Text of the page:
Objective. To examine the association between time spent in different public day care settings and prescription of systemic antibiotics.
Design. Population-based cohort study of 5035 Danish children born in 1997 followed from birth to June 30, 1999.
Methods. The study was performed by the linkage of records drawn from administrative registries. Exposure was the total time spent in a day care home or day care center. Outcome was the first prescription of a systemic antibiotic. Possible perinatal and sociodemographic confounding factors were considered by statistical analysis.
Results. During the first year of life, 39.8% of the girls and 51.1% of the boys received at least 1 antibiotic prescription drug. Enrollment in a day care setting doubled a child's risk of receiving a prescription drug (adjusted relative risk in day care home 1.9, 95% confidence interval: 1.7–2.0; adjusted relative risk in day care center 2.0, 95% confidence interval: 1.7–2.3). Only age confounded the analyses. Age >1 year at the starting time in day care reduced the risk of receiving antibiotic prescriptions during the first 3 months after enrollment.
Conclusions. Enrollment in public day care facilities raised the risk of receiving an antibiotic prescription drug to the same extent in day care homes as well as in day care centers, so we cannot recommend one facility over the other based on the present study. Children <1 year old at enrollment were most at risk, suggesting that extension of parental leave may reduce the use of antibiotics.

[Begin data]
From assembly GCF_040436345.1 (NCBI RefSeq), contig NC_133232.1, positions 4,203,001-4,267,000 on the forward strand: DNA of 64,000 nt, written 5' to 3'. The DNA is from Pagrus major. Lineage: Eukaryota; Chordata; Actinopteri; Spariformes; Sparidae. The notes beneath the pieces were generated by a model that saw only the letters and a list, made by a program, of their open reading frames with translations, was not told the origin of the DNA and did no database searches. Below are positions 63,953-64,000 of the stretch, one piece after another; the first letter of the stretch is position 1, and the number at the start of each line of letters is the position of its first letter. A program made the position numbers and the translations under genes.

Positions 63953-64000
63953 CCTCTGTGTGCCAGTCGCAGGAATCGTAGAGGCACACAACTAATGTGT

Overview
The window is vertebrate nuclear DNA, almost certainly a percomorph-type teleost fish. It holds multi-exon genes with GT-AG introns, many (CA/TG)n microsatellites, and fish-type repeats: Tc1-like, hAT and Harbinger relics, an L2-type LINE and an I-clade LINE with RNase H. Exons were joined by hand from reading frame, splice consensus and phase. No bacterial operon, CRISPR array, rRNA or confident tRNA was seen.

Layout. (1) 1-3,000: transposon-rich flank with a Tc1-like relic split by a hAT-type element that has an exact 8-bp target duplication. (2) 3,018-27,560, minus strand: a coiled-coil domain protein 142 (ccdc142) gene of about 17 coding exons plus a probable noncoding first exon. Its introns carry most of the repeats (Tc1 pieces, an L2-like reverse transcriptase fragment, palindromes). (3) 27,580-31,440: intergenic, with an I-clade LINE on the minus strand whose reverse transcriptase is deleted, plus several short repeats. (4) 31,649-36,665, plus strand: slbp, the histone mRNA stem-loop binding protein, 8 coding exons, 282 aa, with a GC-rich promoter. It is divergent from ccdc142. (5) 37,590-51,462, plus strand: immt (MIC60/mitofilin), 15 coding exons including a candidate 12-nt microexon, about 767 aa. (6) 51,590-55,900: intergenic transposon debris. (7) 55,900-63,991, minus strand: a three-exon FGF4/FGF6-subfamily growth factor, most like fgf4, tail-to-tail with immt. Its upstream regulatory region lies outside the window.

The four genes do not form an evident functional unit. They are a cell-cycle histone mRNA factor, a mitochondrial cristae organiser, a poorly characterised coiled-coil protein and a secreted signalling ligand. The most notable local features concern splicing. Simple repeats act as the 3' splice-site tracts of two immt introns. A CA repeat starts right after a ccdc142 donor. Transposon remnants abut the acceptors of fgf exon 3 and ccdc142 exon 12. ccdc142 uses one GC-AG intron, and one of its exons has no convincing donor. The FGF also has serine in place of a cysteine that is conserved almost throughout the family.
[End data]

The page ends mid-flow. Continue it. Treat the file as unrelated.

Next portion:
The increased risk of infectious diseases in day care settings (relative risk [RR] ∼2), which has been known about since the postwar period1–4, is of particular relevance in Denmark where 64% of children aged 6 months to 2 years attend public day care.5 As use of antibiotics is a morbidity parameter related to infection, it is important from a public health perspective to identify situations and factors associated with high use of antibiotics. Besides discomfort and parental anxiety, infections may give rise to long-term complications, such as mastoiditis and hearing loss after otitis media.6 Infectious illness also involves economic consequences because of use of health services and parents' absence from work while taking care of sick children.7Increased transmission of infectious agents may also result in excess illness among parents, day care staff members, and other children.8 Furthermore, use of antibiotics is associated with antimicrobial resistance.9,10
Information on the association between child care attendance and the use of antibiotics is limited. Most studies were conducted before 1987, and results on risk according to type of day care (ie, day care centers [DCC] or day care homes [DCH]) are contradictory.1,3,11–14
This population-based follow-up study analyzes 1) the risk of receiving at least 1 prescription of systemic antibiotics (SA) according to age and gender; 2) the association between total time spent in a day care setting and use of prescription SA; and 3) the risk of receiving at least 1 prescription of SA during the first 3 months after enrollment in day care.